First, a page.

Monday, January 23, 2012
Marconomic evolution 102 - identify some razors and make them disposable.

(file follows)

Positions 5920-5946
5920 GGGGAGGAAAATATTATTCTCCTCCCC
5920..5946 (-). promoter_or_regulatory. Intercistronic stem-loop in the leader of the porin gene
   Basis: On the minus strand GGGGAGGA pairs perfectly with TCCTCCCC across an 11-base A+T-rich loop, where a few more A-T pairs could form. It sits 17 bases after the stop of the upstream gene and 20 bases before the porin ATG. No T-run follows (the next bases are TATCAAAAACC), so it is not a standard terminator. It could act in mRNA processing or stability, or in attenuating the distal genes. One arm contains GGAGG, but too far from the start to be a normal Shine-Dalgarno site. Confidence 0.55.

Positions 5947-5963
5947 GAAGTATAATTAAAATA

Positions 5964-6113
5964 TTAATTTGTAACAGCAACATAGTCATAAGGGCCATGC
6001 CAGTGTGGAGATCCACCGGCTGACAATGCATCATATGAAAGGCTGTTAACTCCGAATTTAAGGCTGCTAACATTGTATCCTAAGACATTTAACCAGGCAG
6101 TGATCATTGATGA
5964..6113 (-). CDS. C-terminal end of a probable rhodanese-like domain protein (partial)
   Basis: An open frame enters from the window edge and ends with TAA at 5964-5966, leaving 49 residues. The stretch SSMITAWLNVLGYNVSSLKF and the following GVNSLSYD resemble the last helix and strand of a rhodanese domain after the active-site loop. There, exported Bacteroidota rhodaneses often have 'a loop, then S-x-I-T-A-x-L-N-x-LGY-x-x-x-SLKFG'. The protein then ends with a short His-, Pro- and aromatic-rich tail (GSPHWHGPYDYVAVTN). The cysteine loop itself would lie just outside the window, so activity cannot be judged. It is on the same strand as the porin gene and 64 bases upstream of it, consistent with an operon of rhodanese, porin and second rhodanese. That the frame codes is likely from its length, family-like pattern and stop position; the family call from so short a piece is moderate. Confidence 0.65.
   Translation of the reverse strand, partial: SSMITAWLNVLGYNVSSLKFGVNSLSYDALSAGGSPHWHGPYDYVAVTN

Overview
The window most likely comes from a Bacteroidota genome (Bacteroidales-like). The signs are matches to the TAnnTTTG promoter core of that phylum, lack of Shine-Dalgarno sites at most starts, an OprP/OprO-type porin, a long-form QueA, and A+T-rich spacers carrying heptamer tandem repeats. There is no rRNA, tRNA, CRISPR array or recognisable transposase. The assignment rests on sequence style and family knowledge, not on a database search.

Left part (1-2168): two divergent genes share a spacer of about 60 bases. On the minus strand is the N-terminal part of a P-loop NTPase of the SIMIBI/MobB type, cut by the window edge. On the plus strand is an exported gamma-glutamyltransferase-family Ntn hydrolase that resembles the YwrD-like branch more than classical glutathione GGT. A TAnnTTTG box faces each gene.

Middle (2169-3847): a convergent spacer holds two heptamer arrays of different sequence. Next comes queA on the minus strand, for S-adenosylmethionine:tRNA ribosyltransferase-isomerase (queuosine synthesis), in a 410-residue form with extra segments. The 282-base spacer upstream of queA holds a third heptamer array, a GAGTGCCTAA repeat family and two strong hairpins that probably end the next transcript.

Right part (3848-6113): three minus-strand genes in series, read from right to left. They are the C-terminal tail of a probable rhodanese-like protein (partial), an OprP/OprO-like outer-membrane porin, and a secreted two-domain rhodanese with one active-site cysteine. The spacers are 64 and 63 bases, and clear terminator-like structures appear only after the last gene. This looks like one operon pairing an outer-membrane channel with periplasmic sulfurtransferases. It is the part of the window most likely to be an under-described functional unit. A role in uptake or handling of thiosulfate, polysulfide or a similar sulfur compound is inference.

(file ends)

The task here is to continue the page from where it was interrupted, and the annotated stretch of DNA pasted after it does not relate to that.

So in regards to the modern evolutionary synthesis, there are a few uses of parsimony which are so often fallen back on, a casual scientific observer would be forgiven for thinking they were *proven*. Not only are they not proven, but it is plausible that some may be impossible. However, because of the traditional religious contentions of impossibility being used to demonstrate something else, simple to understand but also impossible (supernatural intervention), I am distancing myself from conclusions that are also simple and rely on the impossible. No good science can come from believing in supernatural proximate causes. A few uses of Ockham's razor in evolution. 1) non-life to life transition happened on Earth. 2) The Weismann barrier (preventing direct feedback from the environment back to DNA) 3) Modern evolutionary synthesis (micro evolution leading to macro evolution and speciation due to random mutations and selection) 4) selfish gene (decisions based on the individual, rather than group selection) For instance in the book that I'm reading, number 1 is assumed to the point of it seeming proved, to a casual observer. Even the seeding of chiral amino acids etc. from asteroids/comets sees resistance from scientists as a hypothesis, despite evidence that all tested meteorites appear to have them. From what is now known about the Earth in the time before life, expectations given known conditions appear to be unlikely to even generate amino acids, let alone chiral ones, nor have a bounded niche where chemical evolution would be *expected* to occur. Most narratives involve a fair bit of "wishful thinking" chemistry, with the corollary that microbial organisms appeared, so it *must* be possible, no matter how mathematically implausible it seems. A naturalistic alternative would be that Earth was seeded with the *final product* ie single cell organisms, leaving the chemical evolution and non-life to life transition somewhere that both such an evolution and transition would be an *expectation*, and the transportation to Earth would also be an expectation. Although this appears more complicated, mathematical probability might say otherwise. 2) The Weismann barrier is said to prevent the environment from directly influencing inheritable traits. Thus selection based on shuffled Mendelian traits is the only feedback possible. Apart from there actually being evidence that the Weismann barrier is broken, the assumption is that they are exceptions, and thus the hypothesis holds as if it was proven despite evidence to the contrary. An alternative naturalistic explanation is that the barrier is merely a normal response to avoid copying errors when there is no adaptive stress to the organism. When there is adaptive stress, ie. drastic changes to environment, signals from the environment may be let through to mutate in appropriate ways. 3) mathematically, if the issue is reduced to the simplest organism, relying on random mutations, with natural selection, and cumulative mutations causing speciation, trillions of organisms, and thousands of generations would seem to be required for a single beneficial mutation to come out naturally. Translating to more complex organisms would appear to actually make it less likely. There are other naturalistic razors that would make beneficial mutations an expectation, but these are more complex and are burdened unfairly with having to be proven, while micro( not the extension to macro) evolution appears to be self evident and demonstrable to a point.